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Maryland men's lacrosse should have a great offense once the Terps figure things out

The Terps' traditionally smothering defense let up eight goals in their loss to Yale, but their offense didn't help much either.

Screenshot via WatchESPN

Connor Kelly scored his first goal of the season against Yale off a dime from Matt Rambo to kick off Saturday's cold-weathered matchup, and Maryland's offense appeared to be operating like a well-oiled machine.

With the score tied at 3 going into halftime of the Terps' 8-5 loss, two great defenses were battling hard and disrupting opposing offenses. Both teams were getting great looks, but the defenses were just too stingy. It appeared the game would have to be won on the defensive front with a final stand.

But Yale decided to rewrite that script, scoring five unanswered goals to take a cushy 8-3 lead. Colin Heacock and Rambo tried to make a late fourth quarter run with two quick goals, but the gap would prove too large and Maryland would drop its first road game of the season.

Sure, the reflex reaction would be to chalk up the loss to the defense, and why not? It's the defense that controls the opposition's score, so naturally five unanswered goals would indicate a lapse on their end.

Well, it's not as cut and dry as that.

Give credit to Yale's defense. The Bulldogs played the Terps' high-powered offense tight all game. However, that doesn't negate the fact they didn't score a single second-half goal until their late two-goal run. Had Maryland been able to consistently generate some offense, it would've at least taken pressure off the defense and given them a chance to rest.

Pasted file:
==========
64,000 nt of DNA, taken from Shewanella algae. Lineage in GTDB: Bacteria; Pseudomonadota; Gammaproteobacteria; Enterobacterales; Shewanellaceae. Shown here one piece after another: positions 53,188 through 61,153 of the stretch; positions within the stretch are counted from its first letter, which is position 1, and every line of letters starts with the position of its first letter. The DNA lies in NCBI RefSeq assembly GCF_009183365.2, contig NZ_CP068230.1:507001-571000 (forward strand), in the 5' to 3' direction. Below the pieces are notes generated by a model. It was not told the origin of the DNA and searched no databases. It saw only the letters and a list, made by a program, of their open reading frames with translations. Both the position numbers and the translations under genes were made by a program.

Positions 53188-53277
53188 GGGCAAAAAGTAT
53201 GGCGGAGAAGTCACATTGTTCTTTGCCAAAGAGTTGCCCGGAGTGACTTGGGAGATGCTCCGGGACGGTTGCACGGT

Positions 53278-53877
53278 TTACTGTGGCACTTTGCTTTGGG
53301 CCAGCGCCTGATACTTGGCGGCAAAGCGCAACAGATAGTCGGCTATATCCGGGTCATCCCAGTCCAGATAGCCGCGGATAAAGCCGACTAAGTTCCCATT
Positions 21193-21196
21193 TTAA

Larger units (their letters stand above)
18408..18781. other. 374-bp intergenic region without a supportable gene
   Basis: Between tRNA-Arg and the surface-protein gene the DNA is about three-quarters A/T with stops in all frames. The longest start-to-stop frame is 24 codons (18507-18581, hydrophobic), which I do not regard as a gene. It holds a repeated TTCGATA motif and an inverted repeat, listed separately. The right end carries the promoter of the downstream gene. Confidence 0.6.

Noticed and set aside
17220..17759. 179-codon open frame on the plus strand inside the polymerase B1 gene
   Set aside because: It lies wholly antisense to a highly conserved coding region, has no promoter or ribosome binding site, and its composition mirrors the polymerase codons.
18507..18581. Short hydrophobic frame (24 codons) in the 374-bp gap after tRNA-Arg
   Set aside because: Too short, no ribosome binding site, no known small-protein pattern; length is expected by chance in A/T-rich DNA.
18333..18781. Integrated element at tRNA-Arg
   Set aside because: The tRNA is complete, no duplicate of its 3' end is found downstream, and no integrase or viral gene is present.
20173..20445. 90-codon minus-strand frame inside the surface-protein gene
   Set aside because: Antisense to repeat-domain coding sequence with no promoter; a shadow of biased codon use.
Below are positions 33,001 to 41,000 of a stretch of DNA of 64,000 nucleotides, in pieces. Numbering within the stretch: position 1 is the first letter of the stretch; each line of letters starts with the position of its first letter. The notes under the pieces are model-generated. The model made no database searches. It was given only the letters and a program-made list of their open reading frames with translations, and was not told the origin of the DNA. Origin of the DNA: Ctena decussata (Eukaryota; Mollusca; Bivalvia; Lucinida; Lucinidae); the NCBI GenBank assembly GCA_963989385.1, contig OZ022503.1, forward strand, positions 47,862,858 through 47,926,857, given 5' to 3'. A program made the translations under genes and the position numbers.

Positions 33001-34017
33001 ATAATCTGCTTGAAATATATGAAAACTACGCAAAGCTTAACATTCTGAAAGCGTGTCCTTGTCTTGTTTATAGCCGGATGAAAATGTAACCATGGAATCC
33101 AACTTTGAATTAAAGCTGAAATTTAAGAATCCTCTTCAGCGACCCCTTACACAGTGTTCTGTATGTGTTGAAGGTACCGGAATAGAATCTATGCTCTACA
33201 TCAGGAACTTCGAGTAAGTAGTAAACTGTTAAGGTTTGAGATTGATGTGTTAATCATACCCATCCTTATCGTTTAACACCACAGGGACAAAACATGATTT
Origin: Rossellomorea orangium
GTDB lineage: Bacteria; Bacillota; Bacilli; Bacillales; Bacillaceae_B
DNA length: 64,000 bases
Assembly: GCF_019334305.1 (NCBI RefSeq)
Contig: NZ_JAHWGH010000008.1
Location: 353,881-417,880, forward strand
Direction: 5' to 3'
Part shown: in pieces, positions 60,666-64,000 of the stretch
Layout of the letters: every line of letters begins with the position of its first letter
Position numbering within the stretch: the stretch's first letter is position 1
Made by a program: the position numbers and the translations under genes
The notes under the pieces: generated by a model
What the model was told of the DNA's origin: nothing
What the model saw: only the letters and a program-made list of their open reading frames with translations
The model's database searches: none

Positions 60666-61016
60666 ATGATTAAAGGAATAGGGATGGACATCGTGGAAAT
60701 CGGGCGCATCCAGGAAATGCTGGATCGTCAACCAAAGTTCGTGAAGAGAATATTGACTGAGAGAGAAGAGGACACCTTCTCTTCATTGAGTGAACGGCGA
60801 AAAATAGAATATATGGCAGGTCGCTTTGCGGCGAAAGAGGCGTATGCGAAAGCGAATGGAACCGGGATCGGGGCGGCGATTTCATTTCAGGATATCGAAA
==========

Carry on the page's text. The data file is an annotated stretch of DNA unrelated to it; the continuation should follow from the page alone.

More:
"We haven't really found a [offensive] rhythm in practice," Maryland head coach John Tillman said. "That was one of my biggest concerns coming into this game."

Reminder: this performance came on the heels of a victory over High Point, when Maryland scored just four first-half goals. And granted, the Terps' defense let up some bad goals off unassisted drives and blown one-on-ones, but those are tolerable occurrences in any standard lacrosse game.

Going on a 22-minute scoring drought, however, is not.

No one is suggesting Maryland's offense isn't great, especially with a midfield and attack loaded with proven weapons like Rambo, Heacock, Dylan Maltz and Bryan Cole. As well, Tillman noted they haven't been at full strength either.

"We've had a lot of guys in an out in January, just haven't had a lot of consistency," the coach said. "As we get some guys back and get healthy, we'll get into a rhythm and really start looking at the things we do well."

Based off an extremely small sample size, the Terps still have some work to do before their offense plays to its capabilities. Their next test against No. 1 Notre Dame is as good a place as any to showcase a step in the right direction.